Spectrum of Tourette’s Syndrome
Guest Blogger: Chris Mason
What do all the following people have in common?
- A six-year old who blinks rapidly, many times a minute;
- An eight-year-old who scrunches up his face and nose, without an apparent reason;
- A ten-year-old who clears her throat repeatedly, even when doctors can find nothing wrong with her;
- A nine-year-old who is constantly coughing so forcefully that it can be heard from blocks away;
- An eleven-year-old who swears uncontrollably.
All of these people have Tourette’s Syndrome. This disorder, which was once thought to be extremely rare, has been proven to be one of the most common genetic disorders affecting man, and many people carry the trait. Numbers vary, but it has been said that as many as one in a hundred children have the disorder. These individuals can range all the way from being totally normal to totally incapacitated.
Oftentimes healthcare professionals believe it to be a rare disorder in which the patient must sit in their office, swearing and having violent muscle tics and vocal noises to make a diagnosis, which is untrue.
For a Tourette’s Syndrome diagnosis to be made, a person must have both multiple motor and one or more vocal tics be present at some time, although not necessarily at the same time. The tics occur many times a day, nearly every day, sometimes stopping completely, and then starting again. These tics last for a period of more than a year. The location in the body, number, frequency, complexity, and severity of the tics change over time. Onset of Tourette’s Syndrome is before age twenty-one.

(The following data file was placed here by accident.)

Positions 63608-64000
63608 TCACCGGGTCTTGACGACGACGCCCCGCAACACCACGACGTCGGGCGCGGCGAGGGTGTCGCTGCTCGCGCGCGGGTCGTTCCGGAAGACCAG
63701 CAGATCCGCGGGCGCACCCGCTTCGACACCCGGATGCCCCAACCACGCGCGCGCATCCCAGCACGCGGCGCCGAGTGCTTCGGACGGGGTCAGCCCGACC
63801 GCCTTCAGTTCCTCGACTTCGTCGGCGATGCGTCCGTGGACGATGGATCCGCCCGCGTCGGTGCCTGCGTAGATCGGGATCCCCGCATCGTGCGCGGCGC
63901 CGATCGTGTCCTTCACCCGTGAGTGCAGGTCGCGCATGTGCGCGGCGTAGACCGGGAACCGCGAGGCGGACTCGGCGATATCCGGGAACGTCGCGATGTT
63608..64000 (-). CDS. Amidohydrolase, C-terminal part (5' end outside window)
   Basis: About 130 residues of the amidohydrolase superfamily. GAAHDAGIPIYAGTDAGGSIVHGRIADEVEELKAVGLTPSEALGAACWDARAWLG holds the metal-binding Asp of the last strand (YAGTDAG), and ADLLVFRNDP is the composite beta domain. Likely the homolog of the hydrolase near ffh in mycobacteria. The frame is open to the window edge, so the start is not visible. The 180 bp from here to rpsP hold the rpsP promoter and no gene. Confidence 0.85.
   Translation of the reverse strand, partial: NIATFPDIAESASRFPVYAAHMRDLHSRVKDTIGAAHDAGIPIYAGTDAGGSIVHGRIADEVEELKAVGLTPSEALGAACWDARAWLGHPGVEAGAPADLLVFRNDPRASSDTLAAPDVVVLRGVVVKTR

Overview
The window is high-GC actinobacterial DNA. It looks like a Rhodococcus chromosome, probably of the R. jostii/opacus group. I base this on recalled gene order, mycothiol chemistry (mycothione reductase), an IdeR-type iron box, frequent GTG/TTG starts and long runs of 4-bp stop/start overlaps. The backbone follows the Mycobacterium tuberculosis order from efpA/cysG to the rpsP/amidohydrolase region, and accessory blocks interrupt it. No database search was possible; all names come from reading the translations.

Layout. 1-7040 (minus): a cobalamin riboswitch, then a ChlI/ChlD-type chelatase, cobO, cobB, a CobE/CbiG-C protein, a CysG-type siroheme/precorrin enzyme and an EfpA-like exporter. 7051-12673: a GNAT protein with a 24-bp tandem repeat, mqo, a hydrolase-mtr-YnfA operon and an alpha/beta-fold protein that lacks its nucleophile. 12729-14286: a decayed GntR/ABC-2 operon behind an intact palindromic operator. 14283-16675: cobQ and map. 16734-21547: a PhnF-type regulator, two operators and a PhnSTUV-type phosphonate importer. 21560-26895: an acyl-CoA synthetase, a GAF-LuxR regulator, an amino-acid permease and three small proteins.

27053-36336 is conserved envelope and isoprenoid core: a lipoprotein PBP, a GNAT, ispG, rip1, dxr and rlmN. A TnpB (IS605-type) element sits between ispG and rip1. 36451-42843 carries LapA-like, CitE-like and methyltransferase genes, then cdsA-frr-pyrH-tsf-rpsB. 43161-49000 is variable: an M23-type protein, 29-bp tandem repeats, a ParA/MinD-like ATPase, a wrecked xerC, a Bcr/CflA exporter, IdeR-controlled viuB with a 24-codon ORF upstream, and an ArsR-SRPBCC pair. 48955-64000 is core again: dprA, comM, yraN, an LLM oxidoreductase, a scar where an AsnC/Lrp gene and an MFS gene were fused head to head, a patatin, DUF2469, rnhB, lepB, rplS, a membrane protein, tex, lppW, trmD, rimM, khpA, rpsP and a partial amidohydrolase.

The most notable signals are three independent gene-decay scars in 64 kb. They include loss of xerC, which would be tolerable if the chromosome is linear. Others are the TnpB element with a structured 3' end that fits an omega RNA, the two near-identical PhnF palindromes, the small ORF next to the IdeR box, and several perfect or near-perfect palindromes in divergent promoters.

Tics are defined as: “involuntary, sudden, rapid, recurrent, irregular, motor movement or vocalization. They are experienced as irresistible, but can be suppressed for varying lengths of time.
Very few people who have Tourette’s Syndrome have it bad enough to require medication. Medication is only used when Tourette’s Syndrome interferes with everyday living. Many of these medications have major side effects, so working with your doctor to find the correct dosage and maintaining contact with him is of utmost importance.
Chris Mason has lived in the East Bay Area of California for most of his life. He has lived with Tourette’s Syndrome and Obsessive Compulsive Disorder and has been taking medication to prevent the symptoms of both, getting close to live a fairly “normal” life. He is the author of the book Touretties, a collection of stories from people who experienced Tourette’s Syndrome personally or in their family. Chris currently resides in San Francisco. Visit his website to http://chrismason.biz/ learn more about him and his work.